In her book Mended, Angie Smith tells the story of how she felt led to break a pitcher.
God speaks to her through the shattered pieces, and she realizes:
“This pitcher was my life, and every piece
was part of a story that He had chosen to put together” (7).
Then she knew what she had to do next: Put it back together. And while collecting the pieces and figuring out which ones to glue together, she could be with Him.
Angie’s story reminds me of the Japanese art known as kintsugi. A craftsman takes a beautiful vessel and deliberately breaks it. Then the craftsman glues it back together with liquid gold. No two vases could ever be broken in precisely the same way. Thus, the result is a one-of-a-kind masterpiece.
And isn’t that just like the Master Craftsman?
Sin shatters. Whether it’s the sin of our own choices or someone else’s. The pieces feel like ruins. And hopelessness reigns.
I remember one particularly dark season of my life, when I was feeling broken and hopeless. I happened to drive past a church with a marquee sign that said:
“God can heal a broken heart.
But you have to give Him all the pieces.”
I don’t know how often God speaks through marquee, but I knew I was holding tightly to some tiny shards of my own brokenness, unwilling to let them go, to let them be forgiven and healed.
Sometimes we refuse to allow Christ to heal us. Perhaps shame resides, and we don’t feel worthy. But He is always there, wooing us back to Him. And when we surrender our pride and humbly accept His grace, He washes us clean.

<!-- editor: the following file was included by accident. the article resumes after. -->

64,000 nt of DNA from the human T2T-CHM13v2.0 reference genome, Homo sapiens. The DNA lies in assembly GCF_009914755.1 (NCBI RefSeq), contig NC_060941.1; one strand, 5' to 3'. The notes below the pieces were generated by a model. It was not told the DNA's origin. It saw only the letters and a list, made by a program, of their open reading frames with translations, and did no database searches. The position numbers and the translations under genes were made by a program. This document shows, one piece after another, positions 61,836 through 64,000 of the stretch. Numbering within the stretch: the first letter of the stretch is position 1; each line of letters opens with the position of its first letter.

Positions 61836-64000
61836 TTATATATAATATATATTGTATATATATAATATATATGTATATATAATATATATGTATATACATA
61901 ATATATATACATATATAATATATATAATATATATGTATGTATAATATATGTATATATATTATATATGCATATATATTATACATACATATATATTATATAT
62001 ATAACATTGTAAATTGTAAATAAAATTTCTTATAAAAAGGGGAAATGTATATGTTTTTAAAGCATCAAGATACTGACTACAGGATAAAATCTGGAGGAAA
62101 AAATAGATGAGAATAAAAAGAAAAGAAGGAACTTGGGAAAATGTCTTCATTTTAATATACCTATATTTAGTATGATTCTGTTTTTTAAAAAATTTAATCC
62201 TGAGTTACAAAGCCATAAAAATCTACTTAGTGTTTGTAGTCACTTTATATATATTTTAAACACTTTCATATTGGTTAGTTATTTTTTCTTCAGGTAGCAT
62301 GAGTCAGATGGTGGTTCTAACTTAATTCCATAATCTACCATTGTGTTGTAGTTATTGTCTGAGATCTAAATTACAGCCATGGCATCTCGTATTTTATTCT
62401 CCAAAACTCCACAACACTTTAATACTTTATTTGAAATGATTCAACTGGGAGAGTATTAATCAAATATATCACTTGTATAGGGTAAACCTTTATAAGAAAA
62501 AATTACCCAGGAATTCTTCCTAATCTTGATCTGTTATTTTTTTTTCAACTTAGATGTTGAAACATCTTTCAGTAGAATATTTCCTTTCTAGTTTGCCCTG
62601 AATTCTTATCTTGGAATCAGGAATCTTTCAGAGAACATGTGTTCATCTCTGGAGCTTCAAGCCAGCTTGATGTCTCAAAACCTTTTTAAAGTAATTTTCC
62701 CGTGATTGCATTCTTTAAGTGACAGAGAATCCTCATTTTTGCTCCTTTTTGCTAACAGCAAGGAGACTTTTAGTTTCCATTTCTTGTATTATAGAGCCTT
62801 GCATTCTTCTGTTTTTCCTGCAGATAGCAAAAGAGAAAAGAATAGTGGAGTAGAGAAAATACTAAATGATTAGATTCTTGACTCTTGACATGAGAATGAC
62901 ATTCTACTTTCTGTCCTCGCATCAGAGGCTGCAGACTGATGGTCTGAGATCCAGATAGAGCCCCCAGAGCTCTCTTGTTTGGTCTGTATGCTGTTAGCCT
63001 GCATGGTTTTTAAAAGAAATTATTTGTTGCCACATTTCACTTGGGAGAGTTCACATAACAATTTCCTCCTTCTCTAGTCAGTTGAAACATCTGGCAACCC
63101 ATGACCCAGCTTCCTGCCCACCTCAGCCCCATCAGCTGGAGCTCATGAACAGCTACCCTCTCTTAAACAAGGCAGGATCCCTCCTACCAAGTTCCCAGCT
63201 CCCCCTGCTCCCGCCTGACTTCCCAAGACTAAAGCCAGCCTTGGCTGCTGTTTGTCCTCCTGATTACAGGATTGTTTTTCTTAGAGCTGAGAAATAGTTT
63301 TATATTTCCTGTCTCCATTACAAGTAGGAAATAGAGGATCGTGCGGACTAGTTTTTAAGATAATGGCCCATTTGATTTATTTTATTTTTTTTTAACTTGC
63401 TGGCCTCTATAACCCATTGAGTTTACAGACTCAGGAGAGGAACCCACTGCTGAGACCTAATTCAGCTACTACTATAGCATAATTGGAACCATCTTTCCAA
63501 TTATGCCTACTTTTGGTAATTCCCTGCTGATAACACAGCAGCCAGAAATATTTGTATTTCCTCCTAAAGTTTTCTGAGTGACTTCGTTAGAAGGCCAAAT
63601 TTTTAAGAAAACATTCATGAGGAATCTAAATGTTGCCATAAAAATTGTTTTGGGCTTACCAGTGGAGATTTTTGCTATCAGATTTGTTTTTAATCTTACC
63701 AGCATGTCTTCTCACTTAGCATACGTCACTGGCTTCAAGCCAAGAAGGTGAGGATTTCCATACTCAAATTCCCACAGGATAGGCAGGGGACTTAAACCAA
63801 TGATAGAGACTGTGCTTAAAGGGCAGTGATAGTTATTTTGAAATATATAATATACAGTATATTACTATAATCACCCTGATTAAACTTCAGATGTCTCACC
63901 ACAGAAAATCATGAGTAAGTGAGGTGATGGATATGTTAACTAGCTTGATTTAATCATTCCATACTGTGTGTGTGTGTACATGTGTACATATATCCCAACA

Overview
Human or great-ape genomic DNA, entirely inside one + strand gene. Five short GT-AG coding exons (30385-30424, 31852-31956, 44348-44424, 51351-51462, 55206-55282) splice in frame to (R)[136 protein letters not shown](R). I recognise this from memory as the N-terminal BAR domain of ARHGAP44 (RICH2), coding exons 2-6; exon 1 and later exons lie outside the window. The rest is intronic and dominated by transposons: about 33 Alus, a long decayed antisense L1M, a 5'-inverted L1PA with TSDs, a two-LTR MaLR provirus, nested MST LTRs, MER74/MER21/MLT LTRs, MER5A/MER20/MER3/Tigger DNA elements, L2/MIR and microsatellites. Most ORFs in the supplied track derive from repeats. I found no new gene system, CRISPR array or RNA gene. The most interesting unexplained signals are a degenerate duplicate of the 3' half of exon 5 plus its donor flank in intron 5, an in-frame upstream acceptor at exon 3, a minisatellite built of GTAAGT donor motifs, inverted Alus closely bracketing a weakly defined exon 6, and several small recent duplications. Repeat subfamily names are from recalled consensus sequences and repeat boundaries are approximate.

The Master Craftsman makes us whole again.
And the art of kintsugi reminds us that no two vases ever break the same. My story may be different than your story. But together, we can find common ground. And God fills us with compassion for those who may be experiencing something similar. Then He calls us to pour ourselves out.
“Praise be to the God and Father of our Lord Jesus Christ, the Father of compassion and the God of all comfort, who comforts us in all our troubles, so that we can comfort those in any trouble with the comfort we ourselves have received from God.”
~ 2 Corinthians 1:3-4
This is why our (in)courage group has come together. To encourage one another as we continue our own journey toward Emmaus, the place of warm springs, where people once found healing (11). Only our healing comes from His mending grace, found only at the springs of Living Water.
And while we walk the dusty roads of this earth, He calls us to make our lives an offering. To take up our cross. But we can be encouraged, because as Angie so aptly says:
“The thing about the nails in this life
is that they are temporary” (19).
I’m so thankful that whatever brokenness you or I might experience during this brief lifetime, it’s temporary.
We are filled with the hope of a future complete and whole for all eternity with Christ.
Have you ever felt the pieces of your brokenness
could never be put together again?
Have you ever had an experience when you
felt certain the Lord was speaking to you?
Today, we’re discussing the first 4 chapters of Mended by Angie Smith.
If you’ve written about the first 4 chapters of this book, leave a link so we can read your words too.